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Technologies We work on

Open Graphics Library (OpenGL) is a cross-language, cross-platform application programming interface (API) for rendering 2D and 3D vector graphics. The API is typically used to interact with a graphics processing unit (GPU), to achieve hardware-accelerated rendering.

Silicon Graphics Inc., (SGI) started developing OpenGL in 1991 and released it in January 1992; applications use it extensively in the fields of computer-aided design (CAD), virtual reality, scientific visualization, information visualization, flight simulation, and video games. Since 2006 OpenGL has been managed by the non-profit technology consortium Khronos Group.

The OpenGL specification describes an abstract API for drawing 2D and 3D graphics. Although it is possible for the API to be implemented entirely in software, it is designed to be implemented mostly or entirely in hardware.

The API is defined as a set of functions which may be called by the client program, alongside a set of named integer constants (for example, the constant GL_TEXTURE_2D, which corresponds to the decimal number 3553). Although the function definitions are superficially similar to those of the programming language C, they are language-independent. As such, OpenGL has many language bindings, some of the most noteworthy being the JavaScript binding WebGL (API, based on OpenGL ES 2.0, for 3D rendering from within a web browser); the C bindings WGL, GLX and CGL; the C binding provided by iOS; and the Java and C bindings provided by Android.

OpenCV (Open Source Computer Vision) is a library of programming functions mainly aimed at real-time computer vision. Originally developed by Intel, it was later supported by Willow Garage and is now maintained by Itseez. The library is cross-platform and free for use under the open-source BSD license.

OpenCV is written in C++ and its primary interface is in C++, but it still retains a less comprehensive though extensive older C interface. There are bindings in Python, Java and MATLAB/OCTAVE. The API for these interfaces can be found in the online documentation.[7] Wrappers in other languages such as C#, Perl, Ch, Haskell and Ruby have been developed to encourage adoption by a wider audience.

All of the new developments and algorithms in OpenCV are now developed in the C++ interface.

If the library finds Intel's Integrated Performance Primitives on the system, it will use these proprietary optimized routines to accelerate itself.

A CUDA-based GPU interface has been in progress since September 2010. An OpenCL-based GPU interface has been in progress since October 2012.

TensorFlow is an open-source software library for machine learning across a range of tasks, and developed by Google to meet their needs for systems capable of building and training neural networks to detect and decipher patterns and correlations, analogous to the learning and reasoning which humans use. It is currently used for both research and production at Google products,‍ often replacing the role of its closed-source predecessor, DistBelief. TensorFlow was originally developed by the Google Brain team for internal Google use before being released under the Apache 2.0 open source license on November 9, 2015.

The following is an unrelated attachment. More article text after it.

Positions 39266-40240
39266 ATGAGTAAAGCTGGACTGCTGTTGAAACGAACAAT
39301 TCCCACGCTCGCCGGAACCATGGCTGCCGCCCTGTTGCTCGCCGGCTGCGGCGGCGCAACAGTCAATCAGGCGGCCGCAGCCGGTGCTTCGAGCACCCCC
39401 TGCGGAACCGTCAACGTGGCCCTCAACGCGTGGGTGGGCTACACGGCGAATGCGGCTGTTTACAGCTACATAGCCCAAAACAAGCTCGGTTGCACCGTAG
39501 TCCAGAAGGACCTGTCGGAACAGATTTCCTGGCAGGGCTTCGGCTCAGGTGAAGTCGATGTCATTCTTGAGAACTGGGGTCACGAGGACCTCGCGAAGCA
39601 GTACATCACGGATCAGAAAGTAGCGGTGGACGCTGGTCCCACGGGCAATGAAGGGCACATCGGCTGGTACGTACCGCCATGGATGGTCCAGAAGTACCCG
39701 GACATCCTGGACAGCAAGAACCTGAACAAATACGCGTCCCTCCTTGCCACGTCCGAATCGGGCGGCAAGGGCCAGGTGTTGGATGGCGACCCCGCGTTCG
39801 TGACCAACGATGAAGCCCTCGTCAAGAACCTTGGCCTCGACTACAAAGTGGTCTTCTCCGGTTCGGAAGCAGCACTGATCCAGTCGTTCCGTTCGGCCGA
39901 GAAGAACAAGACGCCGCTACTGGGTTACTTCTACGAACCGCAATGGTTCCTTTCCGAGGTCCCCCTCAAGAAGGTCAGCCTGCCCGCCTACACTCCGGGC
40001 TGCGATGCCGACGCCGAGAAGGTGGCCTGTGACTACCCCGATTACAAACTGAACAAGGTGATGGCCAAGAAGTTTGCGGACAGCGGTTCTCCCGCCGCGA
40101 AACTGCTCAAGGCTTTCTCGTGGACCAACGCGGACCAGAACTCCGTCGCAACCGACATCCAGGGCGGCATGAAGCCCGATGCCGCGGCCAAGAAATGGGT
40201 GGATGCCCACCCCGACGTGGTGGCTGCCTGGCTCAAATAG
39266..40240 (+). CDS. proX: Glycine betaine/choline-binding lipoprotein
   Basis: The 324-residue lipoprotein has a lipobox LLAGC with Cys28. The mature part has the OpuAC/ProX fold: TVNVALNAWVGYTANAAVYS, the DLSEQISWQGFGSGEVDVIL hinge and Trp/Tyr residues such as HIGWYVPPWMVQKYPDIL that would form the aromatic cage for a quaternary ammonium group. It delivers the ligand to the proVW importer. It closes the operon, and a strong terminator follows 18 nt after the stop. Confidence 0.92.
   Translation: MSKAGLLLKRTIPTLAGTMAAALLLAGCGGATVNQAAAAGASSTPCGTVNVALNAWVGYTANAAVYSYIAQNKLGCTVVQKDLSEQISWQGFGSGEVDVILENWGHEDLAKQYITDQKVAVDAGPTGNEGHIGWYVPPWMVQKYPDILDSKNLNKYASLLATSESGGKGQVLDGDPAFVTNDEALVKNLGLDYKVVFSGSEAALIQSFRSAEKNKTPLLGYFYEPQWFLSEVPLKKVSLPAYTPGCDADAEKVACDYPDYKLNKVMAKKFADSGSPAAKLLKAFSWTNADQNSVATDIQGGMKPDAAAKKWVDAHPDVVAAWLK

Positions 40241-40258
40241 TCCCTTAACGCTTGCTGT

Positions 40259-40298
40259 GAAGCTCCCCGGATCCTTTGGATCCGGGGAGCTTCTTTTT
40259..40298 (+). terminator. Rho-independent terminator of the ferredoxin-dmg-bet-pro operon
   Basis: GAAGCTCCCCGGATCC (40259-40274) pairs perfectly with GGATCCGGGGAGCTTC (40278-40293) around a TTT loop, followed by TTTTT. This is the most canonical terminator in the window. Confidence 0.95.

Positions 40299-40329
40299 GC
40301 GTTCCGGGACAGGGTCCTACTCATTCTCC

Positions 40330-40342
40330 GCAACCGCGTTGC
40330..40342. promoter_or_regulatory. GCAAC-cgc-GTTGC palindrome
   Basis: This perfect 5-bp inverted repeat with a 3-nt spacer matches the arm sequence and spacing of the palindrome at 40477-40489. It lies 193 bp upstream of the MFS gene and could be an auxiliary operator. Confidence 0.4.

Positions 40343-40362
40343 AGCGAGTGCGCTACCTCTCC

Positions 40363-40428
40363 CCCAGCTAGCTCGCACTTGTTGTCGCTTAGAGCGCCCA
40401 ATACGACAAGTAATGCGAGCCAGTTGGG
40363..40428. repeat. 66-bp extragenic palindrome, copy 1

TensorFlow is Google Brain's second generation machine learning system, released as open source software on November 9, 2015. While the reference implementation runs on single devices, TensorFlow can run on multiple CPUs and GPUs (with optional CUDA extensions for general-purpose computing on graphics processing units). TensorFlow is available on 64-bit Linux, macOS, Windows, and mobile computing platforms including Android and iOS.

TensorFlow computations are expressed as stateful dataflow graphs. The name TensorFlow derives from the operations which such neural networks perform on multidimensional data arrays. These multidimensional arrays are referred to as "tensors". In June 2016, Google's Jeff Dean stated that 1,500 repositories on GitHub mentioned TensorFlow, of which only 5 were from Google.

Python is a widely used high-level programming language for general-purpose programming, created by Guido van Rossum and first released in 1991. An interpreted language, Python has a design philosophy which emphasizes code readability (notably using whitespace indentation to delimit code blocks rather than curly brackets or keywords), and a syntax which allows programmers to express concepts in fewer lines of code than might be used in languages such as C++ or Java. The language provides constructs intended to enable writing clear programs on both a small and large scale.

Python features a dynamic type system and automatic memory management and supports multiple programming paradigms, including object-oriented, imperative, functional programming, and procedural styles. It has a large and comprehensive standard library.

Python interpreters are available for many operating systems, allowing Python code to run on a wide variety of systems. CPython, the reference implementation of Python, is open source software and has a community-based development model, as do nearly all of its variant implementations. CPython is managed by the non-profit Python Software Foundation.


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